Indira Schauwecker by Alexander Chai

You have been awarded the title of Avant Garde Hairdresser of the Year three times. What do you most enjoy about creating hair that fits into this categorisation? What I love about Avant Garde hair is that there are no limits, rules or expectations, there’s a real fairytale element to it. I’m a dreamer, as a child I always loved listening to fairytales. It can often be a bit flamboyant and over the top, however I try to keep it pretty and beautiful as well as mysterious. Avant Garde hair is known for being big, sculptural and very colourful. In my work, I think I manage to dial it down slightly, so it becomes less of an extravaganza. What I really love about it is that it gives me the freedom to express my weirdest dreams. It takes you out of ‘normal’ hairdressing, I feel like I become an artist and I can utilise a lot of the crafts I used to love as a child, like knitting, stitching and origami.

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Jack Eames (British Hairdressing Awards 2017)
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Your role at Toni & Guy includes session work. Can you tell us about one of your memorable Fashion Week briefs? The most challenging was when I was assisting Bill Watson during London Fashion Week. The designer asked for a chignon, but she wanted it to be boxy and stand out. As a hairdresser, we know that hair doesn’t really like to go in a box! On top of that, she didn’t want to use any hair pieces which made it even harder to create. The hair test took a lot of time and patience, but on the day of the show, with a lot of practice and configuration we got it right! That’s what I love about my Toni & Guy family. We’re always helping each other and pushing ourselves to get the best result.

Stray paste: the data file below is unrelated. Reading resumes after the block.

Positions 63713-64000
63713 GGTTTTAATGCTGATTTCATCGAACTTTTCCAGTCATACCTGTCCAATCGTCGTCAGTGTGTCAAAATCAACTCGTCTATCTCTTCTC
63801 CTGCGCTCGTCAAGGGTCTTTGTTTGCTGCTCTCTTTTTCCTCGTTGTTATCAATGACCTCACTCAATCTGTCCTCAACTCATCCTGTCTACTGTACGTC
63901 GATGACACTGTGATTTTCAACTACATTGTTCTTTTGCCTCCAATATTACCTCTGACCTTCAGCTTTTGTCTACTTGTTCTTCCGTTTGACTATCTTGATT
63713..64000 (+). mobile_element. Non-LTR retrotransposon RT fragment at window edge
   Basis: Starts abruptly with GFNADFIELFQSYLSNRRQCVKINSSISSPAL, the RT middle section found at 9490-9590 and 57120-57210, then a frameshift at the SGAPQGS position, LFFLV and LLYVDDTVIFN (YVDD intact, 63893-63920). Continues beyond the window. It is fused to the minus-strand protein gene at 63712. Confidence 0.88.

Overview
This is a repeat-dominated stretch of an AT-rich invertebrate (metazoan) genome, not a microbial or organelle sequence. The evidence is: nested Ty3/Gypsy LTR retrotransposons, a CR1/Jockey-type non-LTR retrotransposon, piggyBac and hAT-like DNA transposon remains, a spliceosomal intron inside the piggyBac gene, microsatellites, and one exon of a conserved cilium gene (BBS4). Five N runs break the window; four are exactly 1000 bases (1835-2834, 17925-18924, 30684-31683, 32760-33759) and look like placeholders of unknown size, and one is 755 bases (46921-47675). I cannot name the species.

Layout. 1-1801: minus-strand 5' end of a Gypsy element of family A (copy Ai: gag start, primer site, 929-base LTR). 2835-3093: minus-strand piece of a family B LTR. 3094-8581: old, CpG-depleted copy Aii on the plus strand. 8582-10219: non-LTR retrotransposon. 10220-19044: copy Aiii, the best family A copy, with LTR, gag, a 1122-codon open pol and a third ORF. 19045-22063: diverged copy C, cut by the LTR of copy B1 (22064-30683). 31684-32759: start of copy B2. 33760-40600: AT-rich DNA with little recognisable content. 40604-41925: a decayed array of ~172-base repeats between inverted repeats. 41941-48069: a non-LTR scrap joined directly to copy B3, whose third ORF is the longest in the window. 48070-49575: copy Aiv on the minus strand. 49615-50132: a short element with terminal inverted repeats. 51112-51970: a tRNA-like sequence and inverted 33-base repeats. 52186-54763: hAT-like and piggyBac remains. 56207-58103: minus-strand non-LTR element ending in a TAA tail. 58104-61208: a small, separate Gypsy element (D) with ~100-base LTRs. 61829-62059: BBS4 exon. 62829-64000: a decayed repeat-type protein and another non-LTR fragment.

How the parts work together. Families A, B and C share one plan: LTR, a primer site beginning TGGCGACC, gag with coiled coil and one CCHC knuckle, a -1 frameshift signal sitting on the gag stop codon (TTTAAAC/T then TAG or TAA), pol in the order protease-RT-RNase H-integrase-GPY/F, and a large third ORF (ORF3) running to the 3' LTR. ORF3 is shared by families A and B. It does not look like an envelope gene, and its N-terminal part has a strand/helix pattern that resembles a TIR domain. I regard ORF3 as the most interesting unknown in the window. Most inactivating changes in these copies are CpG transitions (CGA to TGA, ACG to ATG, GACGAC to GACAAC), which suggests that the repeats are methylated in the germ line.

What’s your current favourite hair trend? Hairstyles dating back to the 1970s are making a strong comeback at the moment. I love that there’s a strong revival which takes the new world into consideration.

And any you’d rather forget? I’ve never been keen on the 90s. I was a teenager then and I looked ridiculous because I copied everyone else! Black and white fringes and side ponytails are definitely hair trends I would rather forget!

Indira BHA 2016
Andrew O’Toole (British Hairdressing Awards 2016)

What’s your most unlikely source of inspiration? When coming up with new concepts for my collections, I try to avoid researching other hairdressers. It’s so easy to copy something that has been done before, even if you’re not meaning to, you get influenced in a certain way. When developing techniques, I try to take my inspiration from things that have been created in another art form, like stitching and sculptures.

If you could style anyone’s hair, who would it be? It would have to be Donald Trump! Not because of his political views but because someone desperately needs to style his hair! The only problem is that I wouldn’t know where to start… I’ve overcome many obstacles in my career but I know that would be by far the hardest.


Images Alexander Chai, Jack EamesAkio Fukushima, Andrew O’Toole
Interview Emma de Clercq

See the full story only in INFRINGE ISSUE #3 HERE